By RazzaTazz 42 Comments
I have sort of been over this topic before, but as a woman studying science this one is always of interest to me. It is often debated because of various chracters in the Marvel universe claiming to be the 7th smartest individual on Earth (I think that is what Amadeus Cho claims to be?) but without Marvel creating its own list of who is smartest it is hard to make such a list. The fact that such intelligent people are trying to quantify intelligence is contradictory, because no intelligent person would attempt to do this, as intelligence is multifaceted and very complex. Is Beethoven's genius of being able to compose complex symphonies in his head without being able to hear them (this being after he had gone deaf) comparable to Rutherford, an expert in chemistry and physics? Not at all. What is strange out of such a ranking though, is that a female character is never considered for the top ten. This is different in DC which doesn't have a top ten per se, but even there where most would say Barbara Gordon would be one of the most intelligent, she is not really a scientist (though maybe could be considered a computer scientist). It should not be news anymore that women are breaking down doors in terms of scientific achievement. Just yesterday the winners of the inaugural Google Science Project Awards were given out and the winners in the categories of 13-14, 15-16, and 17-18 were all girls (they got trophies made out of Lego). They won the recognition with projects dealing with such scientific concepts as heterocyclic amines, AMPK and cisplatin resistance, and airborne particulate matter (which even as a soon to be fourth year science student I can't say that I know very much about any except the third).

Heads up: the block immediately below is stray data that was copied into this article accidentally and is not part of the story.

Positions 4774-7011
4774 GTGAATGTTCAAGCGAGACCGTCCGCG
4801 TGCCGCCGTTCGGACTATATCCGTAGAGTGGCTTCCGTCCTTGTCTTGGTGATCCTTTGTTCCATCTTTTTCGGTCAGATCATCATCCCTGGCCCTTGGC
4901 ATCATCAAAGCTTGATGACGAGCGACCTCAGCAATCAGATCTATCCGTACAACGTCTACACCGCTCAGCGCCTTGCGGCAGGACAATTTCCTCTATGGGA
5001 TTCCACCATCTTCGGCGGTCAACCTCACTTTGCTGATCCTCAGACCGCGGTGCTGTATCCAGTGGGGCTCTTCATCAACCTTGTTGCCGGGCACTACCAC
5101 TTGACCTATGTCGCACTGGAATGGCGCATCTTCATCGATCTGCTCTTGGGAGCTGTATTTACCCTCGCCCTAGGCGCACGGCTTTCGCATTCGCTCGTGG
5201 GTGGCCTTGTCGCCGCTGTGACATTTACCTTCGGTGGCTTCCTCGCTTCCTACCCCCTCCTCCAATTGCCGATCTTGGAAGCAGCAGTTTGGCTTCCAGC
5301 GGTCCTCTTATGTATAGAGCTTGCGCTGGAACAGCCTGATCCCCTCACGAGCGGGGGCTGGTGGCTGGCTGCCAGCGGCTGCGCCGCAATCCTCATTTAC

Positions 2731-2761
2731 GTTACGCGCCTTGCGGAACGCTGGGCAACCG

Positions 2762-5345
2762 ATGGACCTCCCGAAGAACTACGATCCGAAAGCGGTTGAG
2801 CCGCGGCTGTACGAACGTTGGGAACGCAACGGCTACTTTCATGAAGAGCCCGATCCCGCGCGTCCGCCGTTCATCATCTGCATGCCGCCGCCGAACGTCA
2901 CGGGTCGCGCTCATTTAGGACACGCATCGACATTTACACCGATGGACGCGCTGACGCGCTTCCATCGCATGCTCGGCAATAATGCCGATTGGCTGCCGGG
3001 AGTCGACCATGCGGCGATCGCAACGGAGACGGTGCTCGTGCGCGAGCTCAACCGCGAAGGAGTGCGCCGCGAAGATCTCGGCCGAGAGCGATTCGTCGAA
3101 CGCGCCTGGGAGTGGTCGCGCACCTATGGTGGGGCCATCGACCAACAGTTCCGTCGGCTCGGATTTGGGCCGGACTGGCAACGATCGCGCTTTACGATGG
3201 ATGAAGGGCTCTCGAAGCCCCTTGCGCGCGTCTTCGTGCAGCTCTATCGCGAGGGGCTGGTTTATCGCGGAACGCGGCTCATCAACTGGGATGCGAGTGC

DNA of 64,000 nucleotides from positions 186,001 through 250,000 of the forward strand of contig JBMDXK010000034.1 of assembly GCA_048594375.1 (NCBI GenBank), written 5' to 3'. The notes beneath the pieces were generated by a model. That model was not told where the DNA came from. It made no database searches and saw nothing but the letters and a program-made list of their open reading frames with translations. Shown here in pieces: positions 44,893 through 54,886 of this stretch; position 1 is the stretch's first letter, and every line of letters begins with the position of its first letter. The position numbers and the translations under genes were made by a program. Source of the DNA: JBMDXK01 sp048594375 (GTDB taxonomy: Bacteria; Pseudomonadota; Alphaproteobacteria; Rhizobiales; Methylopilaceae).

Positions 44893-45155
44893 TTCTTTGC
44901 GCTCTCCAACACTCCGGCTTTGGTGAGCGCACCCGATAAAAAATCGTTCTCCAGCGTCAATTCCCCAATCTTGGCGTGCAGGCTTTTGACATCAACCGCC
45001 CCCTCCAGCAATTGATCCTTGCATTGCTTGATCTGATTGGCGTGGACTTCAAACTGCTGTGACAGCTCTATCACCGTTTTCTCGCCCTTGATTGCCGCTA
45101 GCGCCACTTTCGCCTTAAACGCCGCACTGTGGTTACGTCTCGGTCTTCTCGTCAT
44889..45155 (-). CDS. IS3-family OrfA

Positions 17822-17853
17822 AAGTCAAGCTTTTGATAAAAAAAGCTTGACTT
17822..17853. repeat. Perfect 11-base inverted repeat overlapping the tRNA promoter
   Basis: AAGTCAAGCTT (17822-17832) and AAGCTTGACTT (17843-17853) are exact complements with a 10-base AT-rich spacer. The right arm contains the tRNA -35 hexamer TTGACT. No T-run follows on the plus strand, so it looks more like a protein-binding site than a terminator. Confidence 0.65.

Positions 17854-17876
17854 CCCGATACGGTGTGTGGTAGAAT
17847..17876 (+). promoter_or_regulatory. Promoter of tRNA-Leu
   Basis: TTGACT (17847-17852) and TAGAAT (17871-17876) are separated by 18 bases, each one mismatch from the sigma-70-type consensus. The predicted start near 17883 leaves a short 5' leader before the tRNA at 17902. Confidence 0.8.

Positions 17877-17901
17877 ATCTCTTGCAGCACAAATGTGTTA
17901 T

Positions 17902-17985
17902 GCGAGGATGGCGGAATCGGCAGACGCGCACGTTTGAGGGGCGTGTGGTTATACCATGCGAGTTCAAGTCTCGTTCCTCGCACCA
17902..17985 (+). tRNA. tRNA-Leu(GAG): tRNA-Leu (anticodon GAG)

Marvel Comics was revolutionary in the 1960s as it made it cool to not be cool. The new breed of heroes were portrayed as either science geeks, outsiders or both and fans came to them in flocks to find someone they could better relate to than a multi-billionaire vigilante, an alien from a distant planet or an Amazon warrior. In efforts to continually re-imagine themselves are comic book companies not missing an excellent opportunity (especially in the light of an increasing role of women in science and an increasing readership of comics by girls and women) to create a woman super-genius character?